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Shark researcher warns against lazy fishing practices

“Theyre either ignorant, or theyre arrogant – either way, its creating incredible risks that will lead to disaster.”

Dunsborough resident Blair Ranford has had a passionate plea for responsible fishing practices heard around the world this week after a video he created on a South West beach went viral on social media.

In the video, Mr Ranford demonstrates how fish carcasses left to bleed and rot on the beach can attract sharks to some of the States most popular swimming and surfing spots.

Blair Ranford shows the carcasses discovered on Injidup Beach, hours after the second shark attack in the South West.

“Weve just had two shark attacks a couple of days ago – yesterday we had a 3-and-a-half metre white shark off Injidup Beach here,” he explains.

“And what do we have here this morning? Weve got fishermen who have caught a wobbegong shark and left it here.”

As the vision pans to another salmon carcass on the beach, Mr Ranford explains that the filleted fish have been discarded, b..

“Theyre either ignorant, or theyre arrogant – either way, its creating incredible risks that will lead to disaster.”

Dunsborough resident Blair Ranford has had a passionate plea for responsible fishing practices heard around the world this week after a video he created on a South West beach went viral on social media.

In the video, Mr Ranford demonstrates how fish carcasses left to bleed and rot on the beach can attract sharks to some of the States most popular swimming and surfing spots.

Blair Ranford shows the carcasses discovered on Injidup Beach, hours after the second shark attack in the South West.

“Weve just had two shark attacks a couple of days ago – yesterday we had a 3-and-a-half metre white shark off Injidup Beach here,” he explains.

“And what do we have here this morning? Weve got fishermen who have caught a wobbegong shark and left it here.”

As the vision pans to another salmon carcass on the beach, Mr Ranford explains that the filleted fish have been discarded, blood washing into the water.

“Guess what is just on the other side of this rock wall right now? A great white shark, at one of the most popular surf spots in the South West.

“Seriously people – its time to start being responsible with your activities around the coast.

“Dont leave this stuff on the beach. Put it in a bin. Bury it up the top.”

Speaking to the Mail this week, Mr Ranford said he had no problem with fishing and did not wish to single out any one type of angler but that the issue became a matter of safety during salmon season.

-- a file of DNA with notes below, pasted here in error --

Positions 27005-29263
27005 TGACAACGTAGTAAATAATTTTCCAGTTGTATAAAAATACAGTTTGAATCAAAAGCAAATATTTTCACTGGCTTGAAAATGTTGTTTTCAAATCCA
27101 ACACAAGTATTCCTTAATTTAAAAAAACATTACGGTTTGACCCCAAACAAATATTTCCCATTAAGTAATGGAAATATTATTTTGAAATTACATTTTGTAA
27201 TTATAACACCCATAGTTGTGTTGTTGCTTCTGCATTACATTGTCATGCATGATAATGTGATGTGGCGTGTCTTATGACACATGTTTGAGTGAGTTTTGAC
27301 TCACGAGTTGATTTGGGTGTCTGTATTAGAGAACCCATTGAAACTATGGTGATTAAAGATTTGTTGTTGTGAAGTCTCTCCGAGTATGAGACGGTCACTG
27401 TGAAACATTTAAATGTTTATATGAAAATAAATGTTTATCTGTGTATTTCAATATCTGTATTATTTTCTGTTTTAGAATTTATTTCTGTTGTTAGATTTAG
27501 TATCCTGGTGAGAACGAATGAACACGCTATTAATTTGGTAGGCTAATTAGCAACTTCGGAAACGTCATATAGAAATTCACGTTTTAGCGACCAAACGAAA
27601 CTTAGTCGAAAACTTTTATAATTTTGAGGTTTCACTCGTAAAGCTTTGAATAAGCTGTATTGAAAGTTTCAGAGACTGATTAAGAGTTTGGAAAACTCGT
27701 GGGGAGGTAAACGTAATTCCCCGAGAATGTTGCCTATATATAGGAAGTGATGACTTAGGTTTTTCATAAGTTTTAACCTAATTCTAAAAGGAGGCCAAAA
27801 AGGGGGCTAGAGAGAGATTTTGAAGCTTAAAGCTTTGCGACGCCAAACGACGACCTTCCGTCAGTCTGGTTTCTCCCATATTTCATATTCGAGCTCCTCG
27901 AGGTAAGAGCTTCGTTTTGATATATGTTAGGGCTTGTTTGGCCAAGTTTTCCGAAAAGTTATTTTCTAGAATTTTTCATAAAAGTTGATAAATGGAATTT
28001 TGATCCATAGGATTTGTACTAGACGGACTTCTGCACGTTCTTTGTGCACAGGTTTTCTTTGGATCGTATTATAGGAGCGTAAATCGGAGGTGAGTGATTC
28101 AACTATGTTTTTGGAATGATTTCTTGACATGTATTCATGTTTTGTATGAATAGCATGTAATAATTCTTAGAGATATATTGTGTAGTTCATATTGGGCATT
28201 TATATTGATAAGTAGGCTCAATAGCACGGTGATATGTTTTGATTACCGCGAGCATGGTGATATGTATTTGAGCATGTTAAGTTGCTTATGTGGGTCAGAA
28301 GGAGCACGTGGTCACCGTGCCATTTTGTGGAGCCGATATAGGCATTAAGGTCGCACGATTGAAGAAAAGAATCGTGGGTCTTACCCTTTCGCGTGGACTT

“You get your weekend fishermen who come down here for the salmon and theres 200 to 300 salmon a day being brought in here along the beach, theres frames in the water and bleeding right into the ocean, just around the corner from Meelup Beach right before school holidays.”

The long time Dunsborough resident said more than a decade of shark research – specifically white sharks – as well as being a surfer and diver had given him an understanding of how the animals behaved and why they were coming in close to shore.

“The answer is simple, its right there on the beach, theres blood in the water and at a time of year when there are huge numbers of salmon and sharks passing by our coast, were basically waving a red flag saying come over here fellas theres food to be had.”

At the time, Yallingup residents Bill Mitchell and Michael Bibby told the Mail that salmon fishing was attracting sharks closer to shore than they would usually venture.

"They cut the fish and blood ended up in the water which created a frenzy in the sharks it is totally irresponsible, it is just not on," Mr Mitchell said.

He said when roadworks took place contractors were required to hire lollipop men as part of road management safety and duty of care for the public.

"Let me tell you, this is far more dangerous then trimming peppermint trees on the side of the road" he said.

"Duty of care responsibilities have not come into this practice even on Sundays when nippers were taking place."

"It has gradually been banned around the coast but Smiths Beach was not zoned tourism then and hoards of people were not swimming at the beach.

"Times have changed."

At Injidup, you have the perfect storm – tons of fish, lots of blood and bits of fish floating in the water and then you have these lone surfers out there looking for a quiet wave. Its only a matter of time, as weve seen this week.

Blair Ranford

Mr Ranford admitted it was a difficult issue to police, with the vast and remote coastline providing plenty of opportunity for anglers to leave fish carcasses and bleed catches unencumbered.